Tuesday, April 22, 2008

Earth Day - Help Reduce the Stress On Earth!

Photo courtesy Astronomy Picture of the Day

The following suggestions come from the New Jersey Department of Environmental Protection

Become better informed and active. Find sources of sound environmental and natural resource information and access them regularly. Attend local public meetings and become active in your community. Understand your local environmental challenges and accomplishments. Protect your local open spaces. Learn about local watershed initiatives. Volunteer.

Participate in a local environmental education or Earth Day experience. Visit a new or nearby nature center, science center, park, cooperative extension office, museum or conservation district office. Ask questions.

Get your hands dirty! Participate in a river cleanup, pick up litter or plant a flower garden.

Enjoy nature! Sit and rest in the woods or along a stream. Take a hike, go biking, try camping, have a picnic, go fishing, look for hawks, rent a canoe, investigate a cave, look for fossils, fly a kite, take photographs, paint some scenery - enjoy the outdoors!

Protect water quality! Clean up after pets. Test wells annually for bacteria and nutrients. Don't dump used oil, paint, coolants or other chemicals into the ground, stormdrains or garage drains. Participate in stream bank and wetlands restoration projects and local watershed management planning.

Use products that produce less waste and pollution. Substitute water-based products whenever possible when buying paints and household cleaners. Or, switch from chemical-type cleaners to natural products like soap and water. Use fertilizers and pesticides properly and reduce use by implementing biological and mechanical controls. Read and follow instructions and precautions for all such products and dispose of them properly (and not into storm drains or the ground). Buy products in bulk or with minimal packaging materials.

Recycle! Purchase products that contain recycled-content materials as often as possible.

Save energy! Turn off unneeded lights and appliances. Replace standard light bulbs with energy efficient fluorescents to reduce carbon dioxide emissions. Buy energy efficient household appliances and yard tools. Consider energy efficient construction and building design when building, buying, or adding on to a home or office.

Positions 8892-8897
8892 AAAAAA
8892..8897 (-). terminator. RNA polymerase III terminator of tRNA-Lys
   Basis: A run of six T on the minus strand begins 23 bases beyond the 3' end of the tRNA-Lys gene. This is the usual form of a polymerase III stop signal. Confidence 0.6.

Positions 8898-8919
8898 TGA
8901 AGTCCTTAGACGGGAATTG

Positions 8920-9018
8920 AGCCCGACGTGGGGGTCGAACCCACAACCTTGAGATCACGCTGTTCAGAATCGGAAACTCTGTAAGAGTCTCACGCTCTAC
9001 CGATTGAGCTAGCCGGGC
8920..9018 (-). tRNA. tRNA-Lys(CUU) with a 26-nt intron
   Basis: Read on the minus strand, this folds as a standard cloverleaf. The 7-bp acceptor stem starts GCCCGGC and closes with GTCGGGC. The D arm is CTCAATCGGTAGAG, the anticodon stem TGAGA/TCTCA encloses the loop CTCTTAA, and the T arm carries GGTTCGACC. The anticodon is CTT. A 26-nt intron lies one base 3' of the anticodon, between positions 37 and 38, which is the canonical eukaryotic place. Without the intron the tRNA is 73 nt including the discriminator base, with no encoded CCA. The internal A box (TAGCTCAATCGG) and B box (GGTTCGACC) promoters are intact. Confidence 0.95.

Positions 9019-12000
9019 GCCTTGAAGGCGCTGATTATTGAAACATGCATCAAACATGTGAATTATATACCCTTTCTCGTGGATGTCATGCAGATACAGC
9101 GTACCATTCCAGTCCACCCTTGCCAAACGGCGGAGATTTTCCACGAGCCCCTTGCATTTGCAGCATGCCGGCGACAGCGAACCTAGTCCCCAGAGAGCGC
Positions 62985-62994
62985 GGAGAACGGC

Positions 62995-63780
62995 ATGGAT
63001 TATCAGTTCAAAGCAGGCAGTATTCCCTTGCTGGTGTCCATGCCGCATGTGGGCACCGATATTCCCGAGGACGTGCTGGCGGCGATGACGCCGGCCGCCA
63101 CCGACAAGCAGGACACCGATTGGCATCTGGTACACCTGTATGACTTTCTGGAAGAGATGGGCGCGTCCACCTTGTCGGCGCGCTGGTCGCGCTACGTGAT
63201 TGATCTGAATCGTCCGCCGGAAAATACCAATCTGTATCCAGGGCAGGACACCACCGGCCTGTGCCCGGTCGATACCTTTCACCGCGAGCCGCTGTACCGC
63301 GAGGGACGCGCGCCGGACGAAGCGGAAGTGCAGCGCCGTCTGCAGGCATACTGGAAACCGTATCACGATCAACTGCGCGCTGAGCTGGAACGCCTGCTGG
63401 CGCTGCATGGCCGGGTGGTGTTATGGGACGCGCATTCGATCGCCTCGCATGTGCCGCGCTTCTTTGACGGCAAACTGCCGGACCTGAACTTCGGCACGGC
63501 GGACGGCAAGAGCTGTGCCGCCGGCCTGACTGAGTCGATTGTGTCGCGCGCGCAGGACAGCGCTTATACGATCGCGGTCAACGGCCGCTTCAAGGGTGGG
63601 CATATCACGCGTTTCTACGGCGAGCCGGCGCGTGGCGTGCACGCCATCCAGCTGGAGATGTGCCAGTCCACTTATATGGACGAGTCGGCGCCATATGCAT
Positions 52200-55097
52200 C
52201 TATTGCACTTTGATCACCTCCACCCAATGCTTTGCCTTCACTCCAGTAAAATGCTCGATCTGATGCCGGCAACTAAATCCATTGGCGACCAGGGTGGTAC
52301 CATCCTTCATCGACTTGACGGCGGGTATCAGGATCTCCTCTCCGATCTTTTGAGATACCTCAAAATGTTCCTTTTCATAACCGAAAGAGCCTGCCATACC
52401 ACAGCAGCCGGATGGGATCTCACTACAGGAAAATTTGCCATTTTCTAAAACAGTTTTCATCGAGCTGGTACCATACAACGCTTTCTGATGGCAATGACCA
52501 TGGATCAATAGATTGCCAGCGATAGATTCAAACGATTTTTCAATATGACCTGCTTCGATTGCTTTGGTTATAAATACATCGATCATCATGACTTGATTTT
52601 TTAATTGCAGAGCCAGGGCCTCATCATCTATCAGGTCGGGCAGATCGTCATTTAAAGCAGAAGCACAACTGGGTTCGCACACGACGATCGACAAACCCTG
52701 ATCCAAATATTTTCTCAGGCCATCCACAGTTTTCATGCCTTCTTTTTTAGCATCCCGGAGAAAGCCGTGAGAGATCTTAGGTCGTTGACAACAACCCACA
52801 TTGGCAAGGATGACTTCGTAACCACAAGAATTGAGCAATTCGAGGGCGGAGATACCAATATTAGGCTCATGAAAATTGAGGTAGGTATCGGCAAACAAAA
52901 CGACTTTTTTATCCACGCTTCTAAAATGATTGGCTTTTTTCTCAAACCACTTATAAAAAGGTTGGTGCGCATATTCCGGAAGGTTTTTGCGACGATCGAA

Use your car less and take good care of it. Keep the car tuned and leak-free, and get it inspected regularly. Keep tires properly inflated and dispose of used motor oil and cooling fluids at designated recycling centers. Try using mass transit, carpooling, walking or riding a bike as often as possible. When shopping for a new car, look for the most fuel-efficient and investigate models that accommodate use of other fuels besides gasoline.

Conserve water! Install flow restrictors on all faucets and use low-flow shower devices. Do not let the water run wastefully when washing anything. Water the lawn in the early morning or late afternoon. Run washing machines and dish washers only when full. Repair leaky pipes, faucets and toilets.


I would like to add some things too, not just for today, but Everyday! Remember, every day is Earth Day.

Avoid using pesticides, herbicides, and chemical fertilizers. They are burning the soil and harming wildlife populations as well as causing water pollution.

Avoid the use of plastics so the containers don't end up in landfills.

Avoid using products whose manufacturing process pollutes the air and water.

Have a meal that is comprised of locally-grown, in-season foods.

Most of all, stop polluting. Earth can restore health to our environment, but only if we stop putting so many challenges in the way!

Happy Earth Day!


Update: Here is a news story from this morning's Yahoo! front page. It seems a perfect message for Earth Day!

Biodiversity loss will lead to sick world: experts

by Martin Abbugao Wed Apr 23, 2008 7:08 AM ET